Earlier this year, the science journalist Dag Kättström gave us a quick course on the fasting mimicking diet. He told us about studies which show that a fasting mimicking diet can start healing processes in the body.
And since then there has been new research emerging that we thought was interesting; a new study was published on how fast mimicking diets positively impacts intestinal health. So, we reached out to Dag again. The following is a mini interview with him on the topic and the study findings:
– What is the latest research showing on the matter?
Researchers have investigated whether fasting diets can help various inflammatory bowel diseases which are grouped together under the term IBD – Inflammatory Bowel Disease. They used mice in the study and the results show that those who ate cycles of fasting mimicking diet had fewer symptoms and even rebuilt mucous membranes in the intestines compared to those who ate as usual or were on a complete fast. For those who are more curious, you can read the entire study here.
– Sounds positive, but how about a quick refresher on what a fasting mimicking diet is?
Well, American researchers have discovered that if you eat about one third of your normal calorie intake for five days and keep your protein intake very low, the effects are positive in the form of reduced inflammation and generally better health stats. In fact, you get better health effects by eating a little during a fast, in comparison to not eating at all. This is supported in the new study as well. The intestines of the mice improved with the fasting mimicking diet, while that was not the case with a complete fast.
– Okay. What is the likely cause of this effect then?
One reason may be that fasting mimicking diets strengthen good bacterial strains such as lactobacilli and bifidobacteria. In the case of a total fast, with only water, no such reinforcement is noticed. Rather, inflammatory-driving strains such as paraprevotelaceae receive a boost.
Another thing the researchers think is important is that fasting mimicking diets somehow regulate the TNFα protein. It is a very powerful protein that can both trigger strong inflammation and stimulate new cell formation. While fasting, the levels of TNFα go down and the inflammation in the intestine decreases, but when you start eating again something surprising occurs. The mice that fasted completely regained levels of inflammation, while those who mimicked fasting had less inflammation and instead had new cell tissue in the intestines.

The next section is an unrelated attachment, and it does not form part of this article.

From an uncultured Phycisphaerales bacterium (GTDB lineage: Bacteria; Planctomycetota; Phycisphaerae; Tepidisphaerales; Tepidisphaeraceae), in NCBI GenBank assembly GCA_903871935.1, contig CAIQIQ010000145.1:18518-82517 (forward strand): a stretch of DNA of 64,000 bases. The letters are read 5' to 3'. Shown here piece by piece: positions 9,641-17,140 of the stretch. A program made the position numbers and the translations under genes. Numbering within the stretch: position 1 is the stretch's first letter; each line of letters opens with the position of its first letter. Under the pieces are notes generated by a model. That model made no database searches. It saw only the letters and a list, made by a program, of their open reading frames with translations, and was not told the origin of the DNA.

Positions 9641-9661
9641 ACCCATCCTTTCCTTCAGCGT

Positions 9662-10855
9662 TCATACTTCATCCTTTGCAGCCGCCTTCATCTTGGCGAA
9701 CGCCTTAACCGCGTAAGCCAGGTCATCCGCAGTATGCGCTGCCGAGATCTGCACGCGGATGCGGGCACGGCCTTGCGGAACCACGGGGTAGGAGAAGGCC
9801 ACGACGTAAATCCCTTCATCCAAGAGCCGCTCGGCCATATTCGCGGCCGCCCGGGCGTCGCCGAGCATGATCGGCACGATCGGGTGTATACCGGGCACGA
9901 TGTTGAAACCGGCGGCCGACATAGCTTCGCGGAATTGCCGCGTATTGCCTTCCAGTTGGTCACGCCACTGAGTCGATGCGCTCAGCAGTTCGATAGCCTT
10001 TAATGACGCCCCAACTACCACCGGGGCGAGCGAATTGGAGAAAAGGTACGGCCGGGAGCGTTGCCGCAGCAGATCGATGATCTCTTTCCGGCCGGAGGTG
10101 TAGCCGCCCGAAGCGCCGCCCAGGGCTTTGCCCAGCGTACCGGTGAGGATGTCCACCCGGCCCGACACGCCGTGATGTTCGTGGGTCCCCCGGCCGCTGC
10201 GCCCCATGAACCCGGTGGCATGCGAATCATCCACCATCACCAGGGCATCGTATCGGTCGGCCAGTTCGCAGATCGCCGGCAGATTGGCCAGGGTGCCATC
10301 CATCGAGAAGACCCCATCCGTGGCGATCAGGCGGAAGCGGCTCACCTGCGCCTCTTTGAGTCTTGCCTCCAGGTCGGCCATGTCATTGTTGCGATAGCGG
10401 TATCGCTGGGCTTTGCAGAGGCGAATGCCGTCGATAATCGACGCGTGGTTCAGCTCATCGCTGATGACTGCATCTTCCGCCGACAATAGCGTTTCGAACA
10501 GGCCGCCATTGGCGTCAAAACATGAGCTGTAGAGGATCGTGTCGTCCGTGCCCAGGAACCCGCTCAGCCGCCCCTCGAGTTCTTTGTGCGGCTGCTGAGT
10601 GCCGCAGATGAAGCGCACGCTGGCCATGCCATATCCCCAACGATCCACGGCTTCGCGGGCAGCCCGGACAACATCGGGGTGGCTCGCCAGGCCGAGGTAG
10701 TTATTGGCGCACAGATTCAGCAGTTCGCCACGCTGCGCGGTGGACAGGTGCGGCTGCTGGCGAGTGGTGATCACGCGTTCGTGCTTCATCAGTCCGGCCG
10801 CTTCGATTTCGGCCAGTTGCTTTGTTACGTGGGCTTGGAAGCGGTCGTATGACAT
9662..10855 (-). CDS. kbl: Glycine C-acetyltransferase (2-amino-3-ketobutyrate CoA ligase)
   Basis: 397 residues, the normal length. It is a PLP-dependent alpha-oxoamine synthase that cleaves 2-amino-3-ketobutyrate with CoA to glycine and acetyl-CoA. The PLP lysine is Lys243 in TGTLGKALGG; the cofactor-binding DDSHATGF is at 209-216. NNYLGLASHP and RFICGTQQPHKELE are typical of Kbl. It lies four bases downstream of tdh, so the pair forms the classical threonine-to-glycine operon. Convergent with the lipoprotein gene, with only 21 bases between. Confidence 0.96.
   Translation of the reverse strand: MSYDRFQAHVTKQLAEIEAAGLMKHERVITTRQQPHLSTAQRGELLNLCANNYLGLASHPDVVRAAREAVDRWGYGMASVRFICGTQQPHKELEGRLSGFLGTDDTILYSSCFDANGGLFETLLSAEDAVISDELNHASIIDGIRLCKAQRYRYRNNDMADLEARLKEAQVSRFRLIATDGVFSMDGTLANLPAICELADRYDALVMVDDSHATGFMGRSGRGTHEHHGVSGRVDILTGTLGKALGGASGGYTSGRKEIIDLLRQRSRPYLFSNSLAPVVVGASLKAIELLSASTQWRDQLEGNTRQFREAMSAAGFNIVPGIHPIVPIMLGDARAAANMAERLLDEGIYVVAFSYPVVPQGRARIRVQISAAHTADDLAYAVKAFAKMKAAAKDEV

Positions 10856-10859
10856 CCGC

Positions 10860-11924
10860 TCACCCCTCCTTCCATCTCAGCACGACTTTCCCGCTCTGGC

Similar effects have been found by researchers in previous studies of fasting mimicking diets and autoimmunity.
– Ok, but this positive effect doesn’t occur when you are on a complete fast?
Perhaps it is due to the fact that the body is completely deprived of food that it does not prioritize repair, while a typical starvation diet with reduced calories and limited protein, strengthens the body for the future when more food will be available. These are processes that have evolved over billions of years of evolution and are likely to be found in similar forms in all animals. When eating fasting mimicking diet for five days, these processes are turned on.
– So how will researchers move forward with the gut research?
Above all, these results must be repeated on people, but the researchers hope that the diet plan will eventually help people. The IBD diseases, such as Crohn’s and Ulcerative colitis, are severe conditions that cannot be cured and more tools are certainly welcome for those who suffer.
– Have you investigated whether fasting mimicking diet helps other intestinal problems such as IBS?
Not yet. And as many people with IBS can attest, it is quite individualized as to what helps. But I personally think that the most interesting fact is that the latest study suggests that good intestinal bacteria can be strengthened by the diet. It could be good for everyone.
But we’ll have to wait and see. Right now, a total of 24 clinical studies on the fasting mimicking diet are underway, ranging from the effects on cancer to weight loss. It will be extremely interesting to continue following the research.
– Thank you, Dag!